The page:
Scientific publishers *not* adding value

      5 Comments on Scientific publishers *not* adding value

A month ago, I wrote about things that bum me out in academia, and some antidotes against cynicism creep. It was actually one of my best-received blog posts, and I appreciate all the positive feedback, comments, and shares.

In the last half year, we’ve had an absolutely terrible experience with a scientific journal, so let me add one more thing to the list of antidotes against cynicism creep: joking about stupid experiences (well, ranting really). So if you’ll indulge me, I’ll write about what happened and then add a few more stories of scientific publishers not adding value—for good measure. I haven’t seen a collection of these stories, so if you want to leave your own experiences as a comment, that may be ‘fun’ for others to read as well!

For a more serious blog post about failures of the scientific publishing industry, either read between the lines in this blog, or see my critical overview blog post on scientific publishing as well as our investigation into the data Kraken Elsevier.

1. Copy editing fun, #1

End of 2023, we published a review paper on problems in psychedelic science in Therapeutic Advances in Psychopharmacology. The process was pretty smooth, the reviews were fair, and the editor who handled the manuscript was helpful and fast.

In the proofs stage, we received the manuscript, which contained several smaller issues. The most important one was that we had been asked to remove a reference to our own work in our original submission—”see blinded for peer review”—which the copy editor had not returned to its original state in the proofs. So we pointed that out.

Once the paper was published, this bracket, along with other issues we had pointed out during the proofs, were maintained in the paper. NRGL. Final PDF screenshot:

We wrote the journal, and the response was first that it is perhaps better to just leave the paper as is, making us authors look like idiots. I didn’t particulary care for that, so we pushed back in quite a large number of emails, to which we eventually received the response that the journal would fix these issues, with two caveats. First, they would add the proper reference at the appropriate place, but didn’t really feel like updating all other references. So they would add the 37th reference that was missing, but not as number 37, because that would require updating all subsequent numbers (current 37 would have to be 38, etc). Further, they would have to issue an erratum for these corrections. We pushed back against this, arguing they should simply update the PDF: the journal had messed up some minor things such as a reference or the formatting of a table, nothing substantial would change with an update, therefore no erratum would be required. After several emails, the journal decided, after escalation, that it was indeed necessary to publish an erratum (but they did properly number our references).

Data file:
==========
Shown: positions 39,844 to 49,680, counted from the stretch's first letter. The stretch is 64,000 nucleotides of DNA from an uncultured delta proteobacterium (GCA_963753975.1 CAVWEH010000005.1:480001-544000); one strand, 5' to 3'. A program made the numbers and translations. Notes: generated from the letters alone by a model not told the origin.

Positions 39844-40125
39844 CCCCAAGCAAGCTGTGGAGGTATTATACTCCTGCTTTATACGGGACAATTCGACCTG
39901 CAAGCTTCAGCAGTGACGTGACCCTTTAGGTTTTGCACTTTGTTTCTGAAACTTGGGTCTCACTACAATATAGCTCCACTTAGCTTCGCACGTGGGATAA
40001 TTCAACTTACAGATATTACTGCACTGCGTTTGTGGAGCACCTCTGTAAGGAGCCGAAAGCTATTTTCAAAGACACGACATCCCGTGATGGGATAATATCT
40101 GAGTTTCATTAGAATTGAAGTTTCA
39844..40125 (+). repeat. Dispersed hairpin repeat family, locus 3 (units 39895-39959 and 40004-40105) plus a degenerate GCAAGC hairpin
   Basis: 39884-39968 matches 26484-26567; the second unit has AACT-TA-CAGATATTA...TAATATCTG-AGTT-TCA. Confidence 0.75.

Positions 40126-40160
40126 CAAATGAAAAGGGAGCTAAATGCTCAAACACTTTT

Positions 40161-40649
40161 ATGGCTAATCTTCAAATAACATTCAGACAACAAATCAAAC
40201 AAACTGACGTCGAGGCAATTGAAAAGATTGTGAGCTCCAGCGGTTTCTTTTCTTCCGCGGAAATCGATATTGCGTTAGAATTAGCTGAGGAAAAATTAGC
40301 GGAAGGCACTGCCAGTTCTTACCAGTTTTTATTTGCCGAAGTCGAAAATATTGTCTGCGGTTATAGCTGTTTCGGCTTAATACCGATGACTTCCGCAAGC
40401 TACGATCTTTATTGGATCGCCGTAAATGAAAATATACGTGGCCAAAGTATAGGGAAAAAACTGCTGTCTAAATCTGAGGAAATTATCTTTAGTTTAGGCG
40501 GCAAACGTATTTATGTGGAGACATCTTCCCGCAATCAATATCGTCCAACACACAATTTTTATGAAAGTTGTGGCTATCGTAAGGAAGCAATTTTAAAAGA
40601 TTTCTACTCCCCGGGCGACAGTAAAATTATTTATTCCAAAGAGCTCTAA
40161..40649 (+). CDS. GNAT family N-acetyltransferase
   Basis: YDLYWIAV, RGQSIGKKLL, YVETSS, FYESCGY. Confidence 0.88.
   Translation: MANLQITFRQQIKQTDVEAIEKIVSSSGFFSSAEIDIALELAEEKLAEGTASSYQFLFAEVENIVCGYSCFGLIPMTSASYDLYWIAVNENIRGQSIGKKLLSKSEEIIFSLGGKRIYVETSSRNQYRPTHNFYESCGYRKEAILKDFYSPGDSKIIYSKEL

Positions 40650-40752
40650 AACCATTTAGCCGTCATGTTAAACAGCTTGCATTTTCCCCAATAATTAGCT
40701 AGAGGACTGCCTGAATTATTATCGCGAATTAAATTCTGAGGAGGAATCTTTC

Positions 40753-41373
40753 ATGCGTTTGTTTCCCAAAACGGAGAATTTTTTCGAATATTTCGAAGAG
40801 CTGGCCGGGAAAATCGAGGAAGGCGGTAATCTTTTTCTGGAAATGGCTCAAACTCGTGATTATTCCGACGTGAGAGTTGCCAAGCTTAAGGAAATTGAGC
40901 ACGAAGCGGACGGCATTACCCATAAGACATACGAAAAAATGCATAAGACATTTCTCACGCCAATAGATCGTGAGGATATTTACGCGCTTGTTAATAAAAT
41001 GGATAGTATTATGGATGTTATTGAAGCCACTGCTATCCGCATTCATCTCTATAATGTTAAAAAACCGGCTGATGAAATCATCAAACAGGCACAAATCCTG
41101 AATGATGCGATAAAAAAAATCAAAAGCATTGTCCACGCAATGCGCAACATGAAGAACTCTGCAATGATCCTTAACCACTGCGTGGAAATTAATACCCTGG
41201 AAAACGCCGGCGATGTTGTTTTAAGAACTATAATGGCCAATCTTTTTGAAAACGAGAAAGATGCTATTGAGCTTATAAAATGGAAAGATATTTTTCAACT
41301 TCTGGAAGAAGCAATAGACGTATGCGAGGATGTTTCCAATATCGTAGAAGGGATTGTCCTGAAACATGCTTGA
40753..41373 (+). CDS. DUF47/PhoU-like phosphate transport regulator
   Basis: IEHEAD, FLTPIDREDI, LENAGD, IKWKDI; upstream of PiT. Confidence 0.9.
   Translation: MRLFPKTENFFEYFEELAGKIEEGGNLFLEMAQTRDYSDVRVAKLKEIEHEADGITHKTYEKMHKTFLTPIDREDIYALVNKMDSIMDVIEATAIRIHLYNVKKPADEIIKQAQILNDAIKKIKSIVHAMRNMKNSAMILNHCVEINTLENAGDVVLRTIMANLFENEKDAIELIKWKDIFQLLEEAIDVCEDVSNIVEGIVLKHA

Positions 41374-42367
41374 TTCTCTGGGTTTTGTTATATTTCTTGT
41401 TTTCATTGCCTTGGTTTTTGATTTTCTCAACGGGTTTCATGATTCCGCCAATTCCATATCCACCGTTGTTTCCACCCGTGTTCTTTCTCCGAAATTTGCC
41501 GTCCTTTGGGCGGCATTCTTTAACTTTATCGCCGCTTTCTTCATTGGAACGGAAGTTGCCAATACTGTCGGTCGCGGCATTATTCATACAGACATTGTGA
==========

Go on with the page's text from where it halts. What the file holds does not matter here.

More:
This was the day I learned that erratum means that the journal screwed up, and a correction (or corrigendum for fancy people) means that the authors screwed up1. I don’t particularly care for this difference that will likely be lost on most readers: an erratum still looks like we made a mistake. Oh well.

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So it’s a few months later, I revisit the new PDF for a screenshot, and I find that this is what the new PDF looks like: the copy editor had introduced an error in the erratum by not replacing <Erratum link> with the hyperlink.

Further, the journal, after educating us on the difference between erratum and correction, had written about this as erratum on the website, but (in yellow above) as correction in other places such as the PDF itself.

2. Copy editing fun, #2

I encountered a specific copy editor working for a specific publisher twice—they are known for excessive copy editing. I’m not a native speaker and my English isn’t the best, so I appreciate someone going over my work, and honestly, some of the suggested changes have genuinely improved my work.

But I’ve always run my texts through spellcheckers and grammar checkers, and never for any other papers had many hundreds of comments on my writing. This copy editor also tends to restructure papers—after they have been accepted by reviewers and editors for publication, at times after multiple rounds of revisions2.

Here is a screenshot of the tracked changes in the two manuscripts the person edited. A colleague who had the same copy editor had over 1200 revisions in their (comparably short) manuscript.